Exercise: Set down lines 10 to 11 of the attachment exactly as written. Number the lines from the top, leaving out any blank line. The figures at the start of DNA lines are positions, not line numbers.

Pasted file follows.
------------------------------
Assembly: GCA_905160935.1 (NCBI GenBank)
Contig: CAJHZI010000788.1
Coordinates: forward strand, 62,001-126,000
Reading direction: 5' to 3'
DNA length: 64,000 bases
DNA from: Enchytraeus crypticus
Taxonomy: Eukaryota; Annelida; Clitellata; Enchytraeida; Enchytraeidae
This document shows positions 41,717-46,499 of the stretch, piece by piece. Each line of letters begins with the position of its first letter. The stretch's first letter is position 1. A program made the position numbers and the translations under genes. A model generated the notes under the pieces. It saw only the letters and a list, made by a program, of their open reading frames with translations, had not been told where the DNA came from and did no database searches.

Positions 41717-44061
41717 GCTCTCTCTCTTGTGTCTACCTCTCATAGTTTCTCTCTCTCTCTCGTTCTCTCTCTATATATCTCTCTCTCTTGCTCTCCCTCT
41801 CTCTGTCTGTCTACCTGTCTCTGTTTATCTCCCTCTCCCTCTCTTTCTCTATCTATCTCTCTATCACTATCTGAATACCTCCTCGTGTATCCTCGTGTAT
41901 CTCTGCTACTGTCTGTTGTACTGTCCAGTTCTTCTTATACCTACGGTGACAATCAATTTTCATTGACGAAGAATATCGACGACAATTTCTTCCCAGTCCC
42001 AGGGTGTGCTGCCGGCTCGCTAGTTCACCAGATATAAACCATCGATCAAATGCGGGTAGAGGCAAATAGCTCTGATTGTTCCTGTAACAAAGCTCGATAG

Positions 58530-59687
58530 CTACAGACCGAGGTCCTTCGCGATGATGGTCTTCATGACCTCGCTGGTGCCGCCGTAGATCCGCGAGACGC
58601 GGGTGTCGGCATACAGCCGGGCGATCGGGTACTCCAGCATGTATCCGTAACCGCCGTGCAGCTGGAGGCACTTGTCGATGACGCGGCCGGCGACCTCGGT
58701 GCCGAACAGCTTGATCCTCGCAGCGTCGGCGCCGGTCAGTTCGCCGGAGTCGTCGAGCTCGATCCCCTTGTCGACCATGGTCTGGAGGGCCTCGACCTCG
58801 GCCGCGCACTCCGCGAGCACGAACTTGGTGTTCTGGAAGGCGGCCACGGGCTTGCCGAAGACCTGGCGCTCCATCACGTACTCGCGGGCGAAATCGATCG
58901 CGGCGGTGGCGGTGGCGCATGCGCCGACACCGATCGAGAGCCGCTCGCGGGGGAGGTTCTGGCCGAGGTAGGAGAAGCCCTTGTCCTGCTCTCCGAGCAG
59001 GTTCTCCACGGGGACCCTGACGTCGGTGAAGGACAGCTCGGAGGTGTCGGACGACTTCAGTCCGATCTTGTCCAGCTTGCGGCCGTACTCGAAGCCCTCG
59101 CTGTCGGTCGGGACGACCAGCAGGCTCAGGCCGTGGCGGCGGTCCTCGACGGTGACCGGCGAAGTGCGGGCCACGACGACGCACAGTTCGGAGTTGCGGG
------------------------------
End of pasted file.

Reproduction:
41717 GCTCTCTCTCTTGTGTCTACCTCTCATAGTTTCTCTCTCTCTCTCGTTCTCTCTCTATATATCTCTCTCTCTTGCTCTCCCTCT
41801 CTCTGTCTGTCTACCTGTCTCTGTTTATCTCCCTCTCCCTCTCTTTCTCTATCTATCTCTCTATCACTATCTGAATACCTCCTCGTGTATCCTCGTGTAT